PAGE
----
Medical Device Daily Executive Editor

Med-tech powerhouse Medtronic (Minneapolis) made all sorts of news yesterday.

In order, perhaps, of importance:

The company reported that its artificial cervical disc, the Prestige, received FDA approval. The Prestige Cervical Disc is made by Medtronic Spinal and Biologics (Memphis, Tennessee), and the approval is the first for commercialization of an artificial cervical disc in the U.S.

On the wave of that success, the company yesterday was appearing before the FDA’s orthopedic and rehabilitation devices advisory panel to seek recommendation for approval of a second such product, its Bryan cervical disc system.

The FDA yesterday issued Medtronic a warning letter, citing problems at the company’s Minneapolis plant that makes implantable drug infusion and nerve stimulation devices. The agency said that Medtronic had failed to submit timely reports on adverse events “after becoming aware of information that reasonably suggests that a marketed device may have caused or contributed to a death or serious injury.”

Approval of the Prestige clearly was the best news for the company since providing it first entry to the artificial cervical disc market in the U.S. It already is selling both the Prestige and the Bryan discs in Europe via CE mark approval.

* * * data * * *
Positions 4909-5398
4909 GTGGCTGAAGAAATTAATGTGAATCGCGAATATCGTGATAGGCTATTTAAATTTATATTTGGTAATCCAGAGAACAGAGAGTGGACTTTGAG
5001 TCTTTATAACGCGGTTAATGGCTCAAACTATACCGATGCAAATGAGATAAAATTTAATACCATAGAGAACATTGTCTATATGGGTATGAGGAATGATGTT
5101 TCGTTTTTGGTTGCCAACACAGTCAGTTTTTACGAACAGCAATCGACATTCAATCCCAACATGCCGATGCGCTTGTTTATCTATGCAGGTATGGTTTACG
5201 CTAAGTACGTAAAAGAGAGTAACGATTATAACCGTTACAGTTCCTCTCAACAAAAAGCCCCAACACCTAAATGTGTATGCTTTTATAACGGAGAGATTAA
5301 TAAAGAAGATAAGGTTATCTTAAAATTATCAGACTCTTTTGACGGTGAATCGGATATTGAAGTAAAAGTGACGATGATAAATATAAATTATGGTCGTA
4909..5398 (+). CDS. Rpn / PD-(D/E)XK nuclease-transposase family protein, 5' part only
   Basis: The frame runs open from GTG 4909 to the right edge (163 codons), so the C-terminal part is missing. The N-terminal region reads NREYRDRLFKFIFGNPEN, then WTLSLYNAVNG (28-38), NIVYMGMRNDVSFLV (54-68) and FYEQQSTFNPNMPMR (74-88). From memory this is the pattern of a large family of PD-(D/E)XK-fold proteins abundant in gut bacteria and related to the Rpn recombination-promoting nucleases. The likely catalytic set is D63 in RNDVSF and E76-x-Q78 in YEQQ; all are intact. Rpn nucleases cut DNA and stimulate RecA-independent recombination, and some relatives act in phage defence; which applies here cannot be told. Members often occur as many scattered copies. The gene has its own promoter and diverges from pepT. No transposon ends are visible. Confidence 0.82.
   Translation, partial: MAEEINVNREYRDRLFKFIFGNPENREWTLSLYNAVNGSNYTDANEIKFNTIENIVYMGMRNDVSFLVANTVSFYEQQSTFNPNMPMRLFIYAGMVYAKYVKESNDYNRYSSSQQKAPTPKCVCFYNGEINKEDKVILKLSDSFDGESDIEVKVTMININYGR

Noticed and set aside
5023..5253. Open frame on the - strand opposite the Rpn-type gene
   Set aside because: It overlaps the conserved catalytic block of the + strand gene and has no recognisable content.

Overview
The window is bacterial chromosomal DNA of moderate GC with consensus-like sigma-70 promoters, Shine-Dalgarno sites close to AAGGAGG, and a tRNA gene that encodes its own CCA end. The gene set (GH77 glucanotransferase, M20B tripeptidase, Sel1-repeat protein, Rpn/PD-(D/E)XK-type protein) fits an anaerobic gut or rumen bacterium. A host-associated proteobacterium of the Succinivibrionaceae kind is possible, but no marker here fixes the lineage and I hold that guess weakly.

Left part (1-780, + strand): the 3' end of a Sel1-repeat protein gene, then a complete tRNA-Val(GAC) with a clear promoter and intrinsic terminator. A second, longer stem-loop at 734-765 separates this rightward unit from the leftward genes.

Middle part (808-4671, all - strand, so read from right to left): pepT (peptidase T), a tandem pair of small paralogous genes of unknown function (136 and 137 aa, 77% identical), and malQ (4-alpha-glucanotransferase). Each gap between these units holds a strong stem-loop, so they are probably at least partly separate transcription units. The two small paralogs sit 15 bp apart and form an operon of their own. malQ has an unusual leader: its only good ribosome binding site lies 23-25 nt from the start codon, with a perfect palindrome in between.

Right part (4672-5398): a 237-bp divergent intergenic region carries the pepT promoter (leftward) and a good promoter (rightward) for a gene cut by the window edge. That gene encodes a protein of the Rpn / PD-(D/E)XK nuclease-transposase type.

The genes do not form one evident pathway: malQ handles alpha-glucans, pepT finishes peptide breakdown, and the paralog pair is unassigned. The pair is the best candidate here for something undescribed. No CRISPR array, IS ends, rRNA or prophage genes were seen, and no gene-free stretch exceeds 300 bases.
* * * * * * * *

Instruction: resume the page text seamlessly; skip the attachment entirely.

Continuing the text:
The company banners the primary feature of the Prestige as the ability to improve motion.

Constructed of stainless steel in “a unique, two-piece ball-and-trough configuration,” the device “is designed to preserve mobility and alignment at the treated vertebral segment,” according to the company. The alternative for patients suffering DDD is anterior cervical discectomy and fusion, which usually results in limiting motion.

The company won an FDA advisory panel recommendation for approval last September (Medical Device Daily, Sept. 21, 2006), and it had projected final approval in the first half of 2007. So the agency’s action is only a bit off that mark.

The FDA panel had given its recommendation, with conditions, including the requirement for post-marketing surveillance and the stipulation that the company cannot claim that the Prestige is superior to spinal fusion, a recommendation that the claim be limited to “non-inferiority.”

The panel also recommended that the FDA limit Medtronic’s use of clinical motion discussions in marketing literature and require more analysis of pre-clinical toxicity.

Still another condition of the panel’s recommendation was that the agency require that the indication be narrowed down to cervical DDD that involves “intractable radiculopathy and/or myelopathy with symptomatic nerve root and/or spinal cord compression,” as confirmed by radiological studies.

Medtronic was seeking a claim that the Prestige is superior to surgery, but the FDA declined to endorse that claim. It can only say that the device is “as safe and effective” as surgery, thus perhaps limiting market uptake.

Among the conditions that conditions the company agreed to for final approval is the performance of a seven-year study to evaluate long-term safety and effectiveness and a five-year enhanced surveillance study.

The Prestige was studied in a multi-center, randomized clinical trial to assess safety and effectiveness, based on comparisons between data collected from patients with single-level symptomatic cervical DDD at one level between C3-C7. Application for the device was based on a study of 276 patients received the Prestige Cervical Disc device and 265 patients in a control group receiving an anterior plated surgical fusion utilizing bone graft and plate stabilization.